Vote with confidence. Get informed with our in depth election coverage.
Diversity in political representation
The Rise of the Independents in Cape Breton
The election’s on: Now Canadians should watch out for dumbfakes and ...
Political seeds planted by local activism
How could young voters affect this election?
Homemade infused oils – have you made it? I absolutely love making my own infused oil for dipping bread. A lot of restaurants serve it as a pre-dinner treat. If you love a good crusty bread dipped in oil like I do – well, that’s a meal in itself with a small cheese and meat plate.
Making your own infused oil is the best. You can literally make any flavour you want.
“Olive you very much.” - Unknown
I like to start with a good quality olive oil, or if you prefer, use avocado oil. There are so many options for flavours. I like adding dried herb and spice.
Some people use fresh ingredients but I tend to stick with herbs that I dry from my garden or my neighbor Stephanie’s garden. You can make anything from a thyme blend, chili pepper blend, oregano blend, garlic blend and rosemary blend. Dried herb or spice is good place to start before you get more adventurous with recipes that call for fresh ingredients.
It doesn’t take too long for the oil to pick up the flavor of the spice or herb. Similar to a good marinade, the longer you leave it, the tastier it gets as the flavour intensifies.
You have a couple of options for making infused oils. You can simply add the herbs or spice directly to the bottle of oil. This is fine if you’re OK with letting the ingredients blend over a few weeks. If you’re looking for something you can use sooner, heat the oil slowly on a low temp, add your dry herb or spice and let the oil cool before storing in bottles.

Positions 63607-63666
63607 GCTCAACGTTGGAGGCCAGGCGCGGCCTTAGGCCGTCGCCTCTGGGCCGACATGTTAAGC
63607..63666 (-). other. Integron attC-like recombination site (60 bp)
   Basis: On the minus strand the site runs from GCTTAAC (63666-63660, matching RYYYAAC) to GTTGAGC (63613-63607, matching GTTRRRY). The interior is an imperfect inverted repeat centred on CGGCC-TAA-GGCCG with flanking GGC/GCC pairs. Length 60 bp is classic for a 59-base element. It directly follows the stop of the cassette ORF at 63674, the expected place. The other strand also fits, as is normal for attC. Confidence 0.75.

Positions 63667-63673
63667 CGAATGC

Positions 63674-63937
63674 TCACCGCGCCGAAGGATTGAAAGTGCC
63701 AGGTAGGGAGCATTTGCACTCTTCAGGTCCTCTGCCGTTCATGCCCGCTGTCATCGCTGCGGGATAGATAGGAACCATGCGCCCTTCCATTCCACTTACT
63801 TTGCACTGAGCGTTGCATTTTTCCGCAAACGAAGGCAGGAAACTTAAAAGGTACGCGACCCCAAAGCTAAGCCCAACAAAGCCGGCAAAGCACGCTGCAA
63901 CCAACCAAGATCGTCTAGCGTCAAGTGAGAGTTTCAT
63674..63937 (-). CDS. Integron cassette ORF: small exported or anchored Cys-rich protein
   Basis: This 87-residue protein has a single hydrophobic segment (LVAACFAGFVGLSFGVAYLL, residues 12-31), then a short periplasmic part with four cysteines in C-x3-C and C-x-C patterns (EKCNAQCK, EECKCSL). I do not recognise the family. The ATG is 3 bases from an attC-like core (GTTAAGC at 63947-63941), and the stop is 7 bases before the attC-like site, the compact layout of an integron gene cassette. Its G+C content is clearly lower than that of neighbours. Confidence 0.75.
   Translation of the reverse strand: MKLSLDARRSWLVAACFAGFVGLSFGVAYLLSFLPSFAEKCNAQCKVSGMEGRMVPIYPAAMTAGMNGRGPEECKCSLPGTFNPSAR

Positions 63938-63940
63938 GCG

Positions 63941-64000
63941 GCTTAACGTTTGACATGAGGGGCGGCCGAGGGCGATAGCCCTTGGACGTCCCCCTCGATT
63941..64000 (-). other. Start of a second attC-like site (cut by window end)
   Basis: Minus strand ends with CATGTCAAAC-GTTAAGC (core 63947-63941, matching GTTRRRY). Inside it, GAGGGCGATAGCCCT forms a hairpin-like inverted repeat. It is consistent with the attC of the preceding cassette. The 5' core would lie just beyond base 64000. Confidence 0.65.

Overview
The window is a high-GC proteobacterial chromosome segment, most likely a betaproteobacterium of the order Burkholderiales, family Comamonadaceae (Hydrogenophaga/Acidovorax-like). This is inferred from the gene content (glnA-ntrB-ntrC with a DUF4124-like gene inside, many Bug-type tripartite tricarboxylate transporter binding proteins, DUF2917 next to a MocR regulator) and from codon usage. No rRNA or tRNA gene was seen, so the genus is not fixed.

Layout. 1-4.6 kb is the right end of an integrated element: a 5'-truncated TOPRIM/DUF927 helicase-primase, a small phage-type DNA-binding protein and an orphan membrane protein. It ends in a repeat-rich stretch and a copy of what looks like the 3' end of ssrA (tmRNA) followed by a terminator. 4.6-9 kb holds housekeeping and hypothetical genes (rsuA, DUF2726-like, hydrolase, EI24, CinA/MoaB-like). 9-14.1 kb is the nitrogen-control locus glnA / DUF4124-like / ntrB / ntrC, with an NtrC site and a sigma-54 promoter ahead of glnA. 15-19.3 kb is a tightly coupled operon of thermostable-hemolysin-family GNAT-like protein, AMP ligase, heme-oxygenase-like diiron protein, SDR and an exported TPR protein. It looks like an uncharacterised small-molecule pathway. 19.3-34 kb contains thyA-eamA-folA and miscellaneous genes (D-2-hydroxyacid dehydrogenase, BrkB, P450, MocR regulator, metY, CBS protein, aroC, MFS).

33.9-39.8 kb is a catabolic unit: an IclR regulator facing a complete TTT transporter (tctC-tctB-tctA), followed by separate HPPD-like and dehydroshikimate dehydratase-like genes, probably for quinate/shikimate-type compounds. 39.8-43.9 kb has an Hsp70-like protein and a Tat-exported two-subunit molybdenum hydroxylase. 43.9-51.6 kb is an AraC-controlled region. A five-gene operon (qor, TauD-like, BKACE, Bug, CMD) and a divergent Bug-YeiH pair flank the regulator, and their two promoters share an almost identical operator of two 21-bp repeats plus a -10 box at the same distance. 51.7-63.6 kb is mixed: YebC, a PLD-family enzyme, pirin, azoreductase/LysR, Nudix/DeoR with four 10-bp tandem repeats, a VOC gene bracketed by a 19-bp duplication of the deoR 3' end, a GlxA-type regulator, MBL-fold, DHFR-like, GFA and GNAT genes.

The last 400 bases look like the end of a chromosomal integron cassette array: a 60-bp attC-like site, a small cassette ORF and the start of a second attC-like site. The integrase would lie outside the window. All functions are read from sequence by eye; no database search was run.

“You gotta have good olive oil. You should have cooking olive oil and you should have a finishing olive oil like an extra virgin olive oil.” – Emeril Lagasse
I prefer leaving the herb and spice inside the bottle because it is more attractive. I like how the ingredients are distributed over my food for added colour. However, some people strain the ingredients before they bottle the oil. It really comes down to personal preference.
When storing your infused oil, head to your local dollar store and get some bottles without the pour spout.
Bottles that have a twist cap or stoppers. I know, you’re about to say, why not use the ones with the pour spout? Let’s all learn from my mistake shall we. The first time I made it, I used my typically olive oil bottle, not giving thought to my added ingredients. Problem is, they don’t flow out properly due to the small pour size. They got clogged up in the spout.
It’s the worst. I went from pleased as punch with myself for making homemade infused oil to a totally irritated and angry foodie. It wasn’t pretty.
Infused oils aren’t just great for dipping bread. It’s also a delicious way to add flavor to roasted veggies and rice. You heard me right. For rice, all you have to do is heat your pot, pour a tablespoon or two in the pot and add the rice. Let it sizzle in the pot with the oil for a few minutes before pouring in the water and voila – flavor-filled rice.
Infused oils are a great DIY gift. Anyone can bring a bottle of wine to supper, but how many can say they brought their own homemade infused oil? Put a little tag on it with the name and add “homemade by” and your gift becomes a topic of conversation.
“Once you get involved with olive oil I think it starts circulating in your veins.” – Gregory Antoniadis
You should also give thought to how much you want to make. If you know you’re going to love the flavour, use a big bottle. However, if you want to try little samples, pour it into small mason jars and use a spoon for serving.
Infused oils are absolutely fit to eat. I hope you have more success on your first infused oil adventure than I did.
Let’s just say I have since learned from my mistake and am loving my homemade infused oil. I hope you do too. Enjoy!
Erin Sulley is a self-confessed foodie who lives in Mount Pearl. Email email@example.comTwitter: @ErinSulley Instagram: @erinsulley